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News from Bill Anderson


written by Bill Anderson

Let me introduce myself. I’m Bill Anderson. I have lived here on the Costa, specifically in Mijas, for 20 years. For the first 17 years life was pretty normal: getting up for work, often involving manoeuvring my way along the A7 towards Marbella to teach at a private University near Puerto Banus.

The last 3 years have seen a significant change. And, no, I’m not referring to the pandemic and the challenges  brought about by this. In July 2019, I become the first foreigner in Mijas to be sworn in as a Local Councillor. Details aside, we are in Opposition, which, to be honest, isn’t a bad way to be baptised into Local Politics. You get to see things from different angles, but also behind the scenes which is not always available to the general public. Having worked for many years in the UK with several Local Authorities, Health Boards, Social Work Departments, Regional Authorities, and as a consultant to the Scottish Parliament, I was firmly  decided never to enter the world of politics. “Famous last words.”

My experience of the Spanish world of politics was only as a resident, and to be honest, I often found it very unclear, if not confusing. Now that I know more about it, I easily understand whence that confusion arose. Do I understand how it all works, now? Not really, but at least I have a good idea of why I can’t grasp many of the concepts and processes generally referred to as “bureaucracy”. It is far from simple and at times like trying to walk a straight line through sinking sands.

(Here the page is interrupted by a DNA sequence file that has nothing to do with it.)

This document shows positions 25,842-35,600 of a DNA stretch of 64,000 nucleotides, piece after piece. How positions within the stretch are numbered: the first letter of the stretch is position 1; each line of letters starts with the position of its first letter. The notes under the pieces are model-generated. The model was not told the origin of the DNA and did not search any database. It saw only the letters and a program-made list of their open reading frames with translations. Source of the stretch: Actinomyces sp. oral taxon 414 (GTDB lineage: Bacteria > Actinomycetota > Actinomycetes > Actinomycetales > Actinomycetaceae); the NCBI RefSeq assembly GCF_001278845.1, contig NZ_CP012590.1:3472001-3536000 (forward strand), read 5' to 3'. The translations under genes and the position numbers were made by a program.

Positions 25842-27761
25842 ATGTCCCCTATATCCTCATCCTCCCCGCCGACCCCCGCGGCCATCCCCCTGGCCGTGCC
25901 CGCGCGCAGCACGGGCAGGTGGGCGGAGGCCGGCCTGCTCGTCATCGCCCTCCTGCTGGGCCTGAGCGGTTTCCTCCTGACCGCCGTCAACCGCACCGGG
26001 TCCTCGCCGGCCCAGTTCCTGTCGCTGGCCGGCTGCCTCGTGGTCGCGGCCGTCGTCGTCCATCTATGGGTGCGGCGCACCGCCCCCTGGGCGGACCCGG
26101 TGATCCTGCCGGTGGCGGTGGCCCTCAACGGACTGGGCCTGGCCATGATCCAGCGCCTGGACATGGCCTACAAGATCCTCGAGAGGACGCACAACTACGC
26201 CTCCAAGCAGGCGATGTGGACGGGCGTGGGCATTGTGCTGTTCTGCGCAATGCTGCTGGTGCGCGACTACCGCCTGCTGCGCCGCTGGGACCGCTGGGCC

Another benefit of being in opposition is that I don’t have to concentrate on just one or two themes. I get to meddle in everything whether it be Urban Planning matters, Urbanisations, Animals, Social Care, Beaches, Infrastructure, and even the odd neighbour dispute. Of course, the frustration is that I can’t actually do anything other than speak nicely to those responsible for these delegations and hope that they will add it on their “to do” list. Sometimes they do, but more often than not, they don’t. I’ve had my fallouts with some of them, but they still talk to me, in the main.

What has been a great experience is getting to know thousands of local residents. Whilst I don’t carry any responsibilities for the International Community, generally referred to as “the Foreigners” (please note the “inclusive” language which they are so insistent on for other minority groups within the community), many of the Internationals have chosen me to be their point of contact and spokesperson. I had the privilege of setting my own agenda, deciding on my role, and although I work with anyone who asks for my help, my work has been dominated by informing and assisting the International Community which makes up one third of the 90,000 Mijas population.

I shall be doing a regular column for News In Spain and wish them all the best in this new venture.

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